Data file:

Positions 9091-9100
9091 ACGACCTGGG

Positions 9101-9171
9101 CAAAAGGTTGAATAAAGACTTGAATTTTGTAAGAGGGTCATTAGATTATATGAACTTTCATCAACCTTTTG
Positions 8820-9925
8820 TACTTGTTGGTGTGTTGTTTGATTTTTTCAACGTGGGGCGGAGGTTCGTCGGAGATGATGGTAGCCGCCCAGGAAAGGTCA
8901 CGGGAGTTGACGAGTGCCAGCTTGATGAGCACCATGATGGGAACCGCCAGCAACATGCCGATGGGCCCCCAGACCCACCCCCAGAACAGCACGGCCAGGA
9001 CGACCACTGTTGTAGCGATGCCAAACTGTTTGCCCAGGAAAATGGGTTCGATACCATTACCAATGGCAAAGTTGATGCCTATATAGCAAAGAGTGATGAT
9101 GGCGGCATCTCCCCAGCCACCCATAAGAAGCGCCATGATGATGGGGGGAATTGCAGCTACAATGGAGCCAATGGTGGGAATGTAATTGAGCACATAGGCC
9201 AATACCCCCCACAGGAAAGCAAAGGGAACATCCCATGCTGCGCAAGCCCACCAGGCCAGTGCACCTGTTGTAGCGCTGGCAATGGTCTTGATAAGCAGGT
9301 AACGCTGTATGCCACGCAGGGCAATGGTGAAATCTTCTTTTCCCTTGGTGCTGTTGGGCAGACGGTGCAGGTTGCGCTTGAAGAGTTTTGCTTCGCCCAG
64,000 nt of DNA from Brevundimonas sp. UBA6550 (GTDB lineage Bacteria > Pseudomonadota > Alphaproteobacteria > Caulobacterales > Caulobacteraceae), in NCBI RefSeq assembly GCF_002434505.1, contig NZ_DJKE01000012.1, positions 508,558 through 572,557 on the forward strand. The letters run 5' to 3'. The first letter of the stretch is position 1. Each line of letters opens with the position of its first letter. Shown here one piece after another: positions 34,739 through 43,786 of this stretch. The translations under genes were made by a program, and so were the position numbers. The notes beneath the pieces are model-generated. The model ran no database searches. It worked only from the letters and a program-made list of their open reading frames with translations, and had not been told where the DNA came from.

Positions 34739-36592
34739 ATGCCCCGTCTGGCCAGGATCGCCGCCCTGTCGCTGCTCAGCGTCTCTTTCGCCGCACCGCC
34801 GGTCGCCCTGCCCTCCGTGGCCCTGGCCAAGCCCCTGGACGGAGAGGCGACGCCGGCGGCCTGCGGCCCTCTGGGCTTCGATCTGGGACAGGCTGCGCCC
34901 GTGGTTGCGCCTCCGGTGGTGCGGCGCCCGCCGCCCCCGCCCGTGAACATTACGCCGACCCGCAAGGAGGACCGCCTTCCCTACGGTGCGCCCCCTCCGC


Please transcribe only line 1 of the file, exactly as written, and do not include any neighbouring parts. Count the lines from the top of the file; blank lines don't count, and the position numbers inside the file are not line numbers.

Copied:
Positions 9091-9100